Patrick R. Crowley
Associate Curator of European Art
Patrick joined the Cantor Arts Center in 2020 and oversees the department of European art from antiquity through 1900. Previously, he was Assistant Professor of Art History at the University of Chicago. Patrick is a historian of Roman art and visual culture and its afterlives in European classicisms, specializing in Roman portraiture, funerary art, and decorative arts, especially in precious stone. His research spans a broad range of questions about media, materiality, and the historical silences that imperceptibly, yet powerfully frame the ways in which we access the ancient past through its visual, material, and discursive residue.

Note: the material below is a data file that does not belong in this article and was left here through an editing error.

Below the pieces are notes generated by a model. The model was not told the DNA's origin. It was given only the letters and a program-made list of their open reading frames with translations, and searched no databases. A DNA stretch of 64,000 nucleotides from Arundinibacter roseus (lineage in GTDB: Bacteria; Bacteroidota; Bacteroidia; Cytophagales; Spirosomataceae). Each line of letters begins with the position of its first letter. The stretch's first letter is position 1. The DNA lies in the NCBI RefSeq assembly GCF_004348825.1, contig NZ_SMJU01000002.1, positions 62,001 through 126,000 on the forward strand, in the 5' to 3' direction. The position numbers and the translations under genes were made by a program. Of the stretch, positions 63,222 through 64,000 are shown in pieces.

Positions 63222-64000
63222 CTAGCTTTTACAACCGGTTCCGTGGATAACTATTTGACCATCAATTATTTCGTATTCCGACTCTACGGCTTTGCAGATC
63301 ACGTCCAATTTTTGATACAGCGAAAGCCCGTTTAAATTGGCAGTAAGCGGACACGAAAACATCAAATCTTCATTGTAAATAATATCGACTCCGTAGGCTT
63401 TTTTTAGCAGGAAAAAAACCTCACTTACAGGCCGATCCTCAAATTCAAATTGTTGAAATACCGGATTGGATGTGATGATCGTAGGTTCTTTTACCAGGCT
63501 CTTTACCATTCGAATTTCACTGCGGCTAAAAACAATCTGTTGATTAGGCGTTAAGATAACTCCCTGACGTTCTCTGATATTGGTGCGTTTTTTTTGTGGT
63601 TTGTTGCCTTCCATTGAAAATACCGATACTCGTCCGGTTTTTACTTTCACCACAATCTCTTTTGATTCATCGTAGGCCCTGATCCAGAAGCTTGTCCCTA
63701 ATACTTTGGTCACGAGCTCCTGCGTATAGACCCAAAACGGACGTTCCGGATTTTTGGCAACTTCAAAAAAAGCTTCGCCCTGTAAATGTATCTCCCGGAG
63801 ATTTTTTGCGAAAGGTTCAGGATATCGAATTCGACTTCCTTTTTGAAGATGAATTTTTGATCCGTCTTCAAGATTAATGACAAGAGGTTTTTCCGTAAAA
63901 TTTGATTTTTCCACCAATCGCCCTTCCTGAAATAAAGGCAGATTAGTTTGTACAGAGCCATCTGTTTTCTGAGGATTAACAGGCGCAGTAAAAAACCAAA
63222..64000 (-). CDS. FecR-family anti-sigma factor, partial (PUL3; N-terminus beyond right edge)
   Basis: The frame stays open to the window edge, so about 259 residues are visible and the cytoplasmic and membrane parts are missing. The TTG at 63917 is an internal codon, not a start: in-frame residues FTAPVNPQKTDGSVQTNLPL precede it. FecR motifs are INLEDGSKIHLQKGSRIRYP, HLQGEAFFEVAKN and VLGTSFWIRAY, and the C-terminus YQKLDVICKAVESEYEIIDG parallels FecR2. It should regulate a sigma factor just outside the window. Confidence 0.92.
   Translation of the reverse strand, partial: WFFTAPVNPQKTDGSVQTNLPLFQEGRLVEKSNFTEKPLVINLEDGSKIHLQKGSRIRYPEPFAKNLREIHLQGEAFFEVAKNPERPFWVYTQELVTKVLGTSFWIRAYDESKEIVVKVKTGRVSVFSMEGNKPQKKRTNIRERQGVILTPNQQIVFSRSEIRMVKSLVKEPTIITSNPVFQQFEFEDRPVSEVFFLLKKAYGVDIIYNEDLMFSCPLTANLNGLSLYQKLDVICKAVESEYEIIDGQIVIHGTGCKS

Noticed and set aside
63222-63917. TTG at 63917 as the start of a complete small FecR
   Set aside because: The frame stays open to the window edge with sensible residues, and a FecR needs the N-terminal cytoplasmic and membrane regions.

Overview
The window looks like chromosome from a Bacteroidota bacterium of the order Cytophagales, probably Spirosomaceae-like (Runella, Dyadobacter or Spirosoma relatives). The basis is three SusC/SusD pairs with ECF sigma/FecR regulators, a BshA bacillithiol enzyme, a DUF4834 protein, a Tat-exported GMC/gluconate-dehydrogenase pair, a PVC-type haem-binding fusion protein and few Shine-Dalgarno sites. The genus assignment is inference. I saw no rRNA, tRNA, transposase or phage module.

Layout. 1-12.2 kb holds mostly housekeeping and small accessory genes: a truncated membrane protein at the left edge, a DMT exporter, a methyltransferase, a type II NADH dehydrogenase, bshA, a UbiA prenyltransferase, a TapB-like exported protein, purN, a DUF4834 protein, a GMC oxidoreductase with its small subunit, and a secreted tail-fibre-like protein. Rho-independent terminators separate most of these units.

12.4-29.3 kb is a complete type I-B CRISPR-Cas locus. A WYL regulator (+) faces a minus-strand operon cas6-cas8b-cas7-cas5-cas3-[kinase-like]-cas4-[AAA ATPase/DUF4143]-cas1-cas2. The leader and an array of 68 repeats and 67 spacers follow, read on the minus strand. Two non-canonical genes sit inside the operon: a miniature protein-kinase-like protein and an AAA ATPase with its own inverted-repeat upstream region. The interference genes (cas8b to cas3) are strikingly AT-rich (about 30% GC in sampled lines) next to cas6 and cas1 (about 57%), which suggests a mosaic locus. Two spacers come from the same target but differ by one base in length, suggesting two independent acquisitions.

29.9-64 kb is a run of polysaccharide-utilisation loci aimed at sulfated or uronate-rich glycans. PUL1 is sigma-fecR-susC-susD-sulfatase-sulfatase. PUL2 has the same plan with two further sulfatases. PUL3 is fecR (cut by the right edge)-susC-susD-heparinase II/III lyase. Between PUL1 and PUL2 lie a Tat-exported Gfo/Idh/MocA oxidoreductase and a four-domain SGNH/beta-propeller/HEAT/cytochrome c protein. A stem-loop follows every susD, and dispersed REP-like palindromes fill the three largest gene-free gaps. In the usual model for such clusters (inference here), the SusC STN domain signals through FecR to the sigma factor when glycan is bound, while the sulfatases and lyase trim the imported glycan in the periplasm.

Patrick’s first book, The Phantom Image: Seeing the Dead in Ancient Rome (University of Chicago Press, 2019), explores how the figure of the ghost makes visible ancient concepts of representation, conditions of visibility, and modes of embodiment. His second book project, Roman Portraiture: A Media Archaeology, grows out of his interests in the technical procedures of molding and casting, as well as the historical intersections between documentary photography and the production of knowledge in classical archaeology. His research has been generously supported by the Center for Advanced Study in the Visual Arts, the Getty Research Institute, the National Endowment for the Humanities, and the Mrs. Giles Whiting Foundation. He holds a PhD in art history and archaeology from Columbia University.
Aleesa Pitchamarn Alexander
Assistant Curator of American Art